A recent survey by Forrester found that 7% of IT executives and 9% of business leaders feel they have gained a true return on investment from big data. That means there’s a lot more business can be doing to glean insights from the massive amount of data that’s potentially available to them.
A panel discussion at Interop in Las Vegas featuring a combination of startup entrepreneurs and a representative from one of the leading big data companies concluded that the big data market is still in its early days, but the opportunity is huge.
End users have the ability to gain new levels of detail about their current operations, and tailor their products and services based on actual data that can help them make business decisions. A growing industry around big data analytics, data storage and data visualization tools is gradually growing as well to support these new use cases. “The market is evolving, but it’s still complex and expensive,” says Bruno Aziza, vice president of marketing for big data startup SiSense, a maker of cloud-delivered business intelligence software for analyzing big data. “Businesses are starting to take control of the issue and figure out how they can use it.”
The buzz about big data is being fueled by a variety of factors. Two of the biggest are the explosion of data available to companies and the maturation of data storage and analysis platforms. The Internet of things (IoT) represents a world where almost any type of device is connected to some sort of network, allowing it to create real-time data. Perhaps the biggest-name platform for handling this data is Hadoop, an open source distributed computing architecture that excels in handling massive data sets.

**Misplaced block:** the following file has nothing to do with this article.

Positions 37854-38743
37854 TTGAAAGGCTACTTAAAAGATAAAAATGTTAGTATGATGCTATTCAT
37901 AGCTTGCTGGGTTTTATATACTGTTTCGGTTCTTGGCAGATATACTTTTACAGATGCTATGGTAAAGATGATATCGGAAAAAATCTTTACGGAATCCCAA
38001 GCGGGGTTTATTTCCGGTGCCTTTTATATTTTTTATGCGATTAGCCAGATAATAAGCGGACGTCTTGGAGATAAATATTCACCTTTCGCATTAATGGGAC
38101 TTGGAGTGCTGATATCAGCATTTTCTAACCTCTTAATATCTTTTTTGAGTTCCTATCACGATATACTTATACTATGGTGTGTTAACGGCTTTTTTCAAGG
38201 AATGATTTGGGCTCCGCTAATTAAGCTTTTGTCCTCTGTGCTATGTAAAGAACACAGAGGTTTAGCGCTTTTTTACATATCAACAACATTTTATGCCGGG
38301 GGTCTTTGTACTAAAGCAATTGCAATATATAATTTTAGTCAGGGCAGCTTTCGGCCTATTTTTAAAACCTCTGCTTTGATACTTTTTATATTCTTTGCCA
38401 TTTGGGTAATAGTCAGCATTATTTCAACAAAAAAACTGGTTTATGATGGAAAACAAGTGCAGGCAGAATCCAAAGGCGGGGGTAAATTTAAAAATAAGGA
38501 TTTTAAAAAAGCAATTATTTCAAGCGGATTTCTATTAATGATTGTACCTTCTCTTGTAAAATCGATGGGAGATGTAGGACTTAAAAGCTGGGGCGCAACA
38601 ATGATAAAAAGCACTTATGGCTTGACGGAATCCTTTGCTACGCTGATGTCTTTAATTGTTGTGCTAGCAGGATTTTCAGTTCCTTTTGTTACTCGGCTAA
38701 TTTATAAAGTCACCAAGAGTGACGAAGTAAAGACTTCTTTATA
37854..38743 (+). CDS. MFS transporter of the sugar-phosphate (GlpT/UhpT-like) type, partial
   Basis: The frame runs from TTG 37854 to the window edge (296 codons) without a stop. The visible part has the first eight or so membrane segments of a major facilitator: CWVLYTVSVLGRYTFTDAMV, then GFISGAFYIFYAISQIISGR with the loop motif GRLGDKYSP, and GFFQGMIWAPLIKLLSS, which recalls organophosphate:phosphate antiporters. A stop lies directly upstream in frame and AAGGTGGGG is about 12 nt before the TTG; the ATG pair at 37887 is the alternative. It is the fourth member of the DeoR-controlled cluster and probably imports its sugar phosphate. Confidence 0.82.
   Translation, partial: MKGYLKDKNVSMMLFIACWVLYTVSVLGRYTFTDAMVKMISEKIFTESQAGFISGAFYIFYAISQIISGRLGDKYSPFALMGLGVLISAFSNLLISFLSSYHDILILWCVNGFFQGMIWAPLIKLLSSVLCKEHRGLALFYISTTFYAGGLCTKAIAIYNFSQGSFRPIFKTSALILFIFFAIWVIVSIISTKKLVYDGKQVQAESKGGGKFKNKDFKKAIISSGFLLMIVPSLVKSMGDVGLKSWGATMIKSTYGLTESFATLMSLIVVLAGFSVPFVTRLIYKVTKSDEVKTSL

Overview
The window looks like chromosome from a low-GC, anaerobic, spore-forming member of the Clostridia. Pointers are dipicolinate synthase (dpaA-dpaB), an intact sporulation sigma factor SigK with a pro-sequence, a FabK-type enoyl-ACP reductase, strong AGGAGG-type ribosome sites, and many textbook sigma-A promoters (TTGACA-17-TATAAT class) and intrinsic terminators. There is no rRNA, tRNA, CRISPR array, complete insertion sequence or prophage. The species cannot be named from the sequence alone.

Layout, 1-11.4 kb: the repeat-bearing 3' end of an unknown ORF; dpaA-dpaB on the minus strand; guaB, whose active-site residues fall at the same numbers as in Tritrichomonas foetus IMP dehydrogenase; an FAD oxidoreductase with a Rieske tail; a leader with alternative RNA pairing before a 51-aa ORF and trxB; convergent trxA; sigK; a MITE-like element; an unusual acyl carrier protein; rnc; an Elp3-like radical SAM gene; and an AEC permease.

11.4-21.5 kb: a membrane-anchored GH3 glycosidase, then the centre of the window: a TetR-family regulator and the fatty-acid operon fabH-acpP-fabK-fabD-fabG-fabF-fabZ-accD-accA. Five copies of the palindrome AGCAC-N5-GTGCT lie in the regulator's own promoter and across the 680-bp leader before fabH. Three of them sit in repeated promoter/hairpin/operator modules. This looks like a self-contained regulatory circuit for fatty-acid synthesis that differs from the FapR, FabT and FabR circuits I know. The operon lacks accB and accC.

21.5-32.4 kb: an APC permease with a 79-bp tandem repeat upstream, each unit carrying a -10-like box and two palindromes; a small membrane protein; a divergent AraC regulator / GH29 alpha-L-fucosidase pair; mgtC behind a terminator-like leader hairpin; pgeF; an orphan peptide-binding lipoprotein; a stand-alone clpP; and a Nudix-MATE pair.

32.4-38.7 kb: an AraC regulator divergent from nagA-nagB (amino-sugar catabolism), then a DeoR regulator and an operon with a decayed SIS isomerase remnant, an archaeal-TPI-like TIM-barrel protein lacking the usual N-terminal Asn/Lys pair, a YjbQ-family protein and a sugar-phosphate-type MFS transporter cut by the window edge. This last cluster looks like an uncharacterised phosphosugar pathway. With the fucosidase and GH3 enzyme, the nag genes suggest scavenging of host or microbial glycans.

These two trends — a massive increase in the amount of data available to businesses, and a platform for handling it — has “democratized” big data, Aziza says. The type of data analytics that used to only be available to the biggest companies in the world can now be done by small companies. The rise of cloud-delivered services, like SiSense’s plus the continued drop in the price to store information, combined with a management platform like Hadoop to manage it, means more businesses are holding on to more data.
“If I can store data at a commodity price, it starts to make sense to do it,” Aziza says. “Data has value over time. In the past, I may say, ‘I don’t know if I’ll have a need in the future for that data.'” Now, with platforms like Hadoop, customers can save the data in case they find a use case for it down the line. Having all that data, plus a platform to analyze it, means companies can run queries based on a whole set of data, instead of before just taking a subset of data to analyze.